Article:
£1.2bn windfall to make Sheffield’s roads the best in the country

Traffic chaos'Park Square
Traffic chaos'Park Square
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JUBILANT motorists can celebrate today - after a much-needed cash windfall of £1.2 billion was awarded to Sheffield to improve the city’s rutted roads.

Every single bumpy road and uneven footpath will be brought up to standard - and broken and rusting streetlights will be fixed.

Transport Minister Norman Baker said the scheme, set to begin next Spring, will make Sheffield’s roads “the best in the country”.

And Deputy Prime Minister and Sheffield Hallam MP Nick Clegg said: “When there’s not much money around, this is a substantial investment.” He admitted: “The state of the roads across the city has been a disgrace for years.”

The Government announced a ‘triple win’ of transport measures for the city.

Mr Baker also revealed Sheffield Council will receive an extra £1.4m over the next year for emergency pothole repairs.

And £150,000 will be spent on further work developing the UK’s first tram-train service between Sheffield and Meadowhall.

Passengers would be able to board a tram-train in the city centre which would trundle to Meadowhall, then swap onto railway tracks to head on to Rotherham.

The Private Finance Initiative scheme to repair the city’s roads involves £640m being borrowed to fund the work - £30m less than originally proposed - plus £560m of interest payments. All will be covered by the Government.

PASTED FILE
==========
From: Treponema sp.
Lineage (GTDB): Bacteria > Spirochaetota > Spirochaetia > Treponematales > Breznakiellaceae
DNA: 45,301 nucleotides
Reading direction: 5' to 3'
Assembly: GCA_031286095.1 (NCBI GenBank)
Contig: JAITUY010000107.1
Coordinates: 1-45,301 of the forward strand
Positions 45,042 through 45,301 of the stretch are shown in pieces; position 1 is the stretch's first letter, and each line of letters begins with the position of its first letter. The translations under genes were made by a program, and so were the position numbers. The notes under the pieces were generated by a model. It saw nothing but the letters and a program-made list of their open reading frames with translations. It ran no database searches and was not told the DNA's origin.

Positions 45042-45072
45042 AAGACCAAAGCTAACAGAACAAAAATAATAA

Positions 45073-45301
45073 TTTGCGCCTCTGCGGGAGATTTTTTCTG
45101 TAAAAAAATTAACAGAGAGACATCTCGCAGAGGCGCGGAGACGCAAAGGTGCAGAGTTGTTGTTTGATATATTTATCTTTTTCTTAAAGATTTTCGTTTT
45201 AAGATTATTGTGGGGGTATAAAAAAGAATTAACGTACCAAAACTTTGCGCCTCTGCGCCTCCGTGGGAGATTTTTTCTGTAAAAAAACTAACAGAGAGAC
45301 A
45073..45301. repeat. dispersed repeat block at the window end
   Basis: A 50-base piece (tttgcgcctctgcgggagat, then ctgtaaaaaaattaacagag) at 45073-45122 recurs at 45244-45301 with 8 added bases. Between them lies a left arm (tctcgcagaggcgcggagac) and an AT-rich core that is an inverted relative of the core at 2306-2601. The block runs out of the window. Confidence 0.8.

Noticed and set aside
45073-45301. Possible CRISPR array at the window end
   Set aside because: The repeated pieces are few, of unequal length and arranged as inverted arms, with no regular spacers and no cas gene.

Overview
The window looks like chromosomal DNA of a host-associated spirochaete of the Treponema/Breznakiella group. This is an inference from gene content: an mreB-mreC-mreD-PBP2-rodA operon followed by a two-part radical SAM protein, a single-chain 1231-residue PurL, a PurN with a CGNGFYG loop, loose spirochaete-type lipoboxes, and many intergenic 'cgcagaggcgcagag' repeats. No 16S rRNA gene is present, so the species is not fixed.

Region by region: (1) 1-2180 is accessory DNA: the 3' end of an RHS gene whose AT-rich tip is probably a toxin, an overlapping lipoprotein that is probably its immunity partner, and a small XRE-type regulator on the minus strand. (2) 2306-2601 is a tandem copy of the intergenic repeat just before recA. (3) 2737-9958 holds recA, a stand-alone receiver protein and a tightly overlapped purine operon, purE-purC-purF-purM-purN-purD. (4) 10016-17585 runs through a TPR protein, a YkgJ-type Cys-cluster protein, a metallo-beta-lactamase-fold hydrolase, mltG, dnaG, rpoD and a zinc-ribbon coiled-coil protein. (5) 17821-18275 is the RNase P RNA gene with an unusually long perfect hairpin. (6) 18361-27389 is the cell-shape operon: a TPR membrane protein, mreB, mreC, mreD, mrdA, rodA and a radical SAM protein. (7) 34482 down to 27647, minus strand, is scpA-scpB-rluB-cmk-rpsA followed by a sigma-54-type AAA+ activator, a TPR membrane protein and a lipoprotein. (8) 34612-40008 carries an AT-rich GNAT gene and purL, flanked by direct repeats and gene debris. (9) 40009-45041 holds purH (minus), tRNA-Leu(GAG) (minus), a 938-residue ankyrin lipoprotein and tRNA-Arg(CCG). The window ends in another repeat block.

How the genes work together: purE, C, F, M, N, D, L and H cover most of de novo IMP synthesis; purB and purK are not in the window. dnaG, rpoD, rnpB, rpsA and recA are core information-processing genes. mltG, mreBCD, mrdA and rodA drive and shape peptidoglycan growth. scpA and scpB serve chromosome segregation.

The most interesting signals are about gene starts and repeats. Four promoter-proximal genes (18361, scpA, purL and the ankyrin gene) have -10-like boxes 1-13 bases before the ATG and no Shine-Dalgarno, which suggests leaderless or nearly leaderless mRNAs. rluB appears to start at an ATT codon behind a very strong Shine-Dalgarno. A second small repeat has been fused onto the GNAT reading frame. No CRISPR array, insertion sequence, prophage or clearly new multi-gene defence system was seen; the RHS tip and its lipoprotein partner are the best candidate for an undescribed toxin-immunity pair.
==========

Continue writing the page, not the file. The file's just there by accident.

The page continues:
Sheffield Council must now choose a private contractor to carry out the project - who will also have a 25-year contract to maintain the network.

Once the initial repairs are finished, the council will pay the firm £40m a year to maintain routes to the same high standard.

But Sheffield Council officials said they will have to work with their contractor to make efficiency savings - and options include dimming street lights in the early hours, making equipment such as traffic lights last longer before replacement, and replacing trees and grit bins less frequently.

News of the road repairs cash was welcomed by motorists, hauliers’ groups and politicians.

David Price, of Price Express Haulage at Brightside, said: “We spend £100,000 a year on vehicle maintenance - and a proportion of that goes on damage caused by the roads.

“This work will make a lot of difference and, hopefully, reduce our bill.”

But Rob Prior, 42, of Broomhill, a company director and member of Sheffield’s Motorists’ Forum, warned: “We need to ensure we have value for money and that work done is good quality despite efficiency savings. Dimming the street lights in the early hours is a good idea - it will have environmental benefits too.”

Sheffield Council deputy leader Coun David Baker said: “The look and feel of the whole project is the same as originally planned. The cuts are efficiencies and any criticism would be nit-picking.”

Cabinet member for communities Coun Shaffaq Mohammed added: “We’ve lobbied to get the best possible deal. When you consider other schemes have seen up to 30 per cent funding reductions, we have fought our corner.”

Opposition Labour highways spokesman Coun Bryan Lodge said: “I am delighted the Government has agreed to go ahead with the scheme.

“After the start date was delayed we were concerned the Government would cancel it.

“I understand the money is less than originally planned but we have not yet been given the full detail about this.”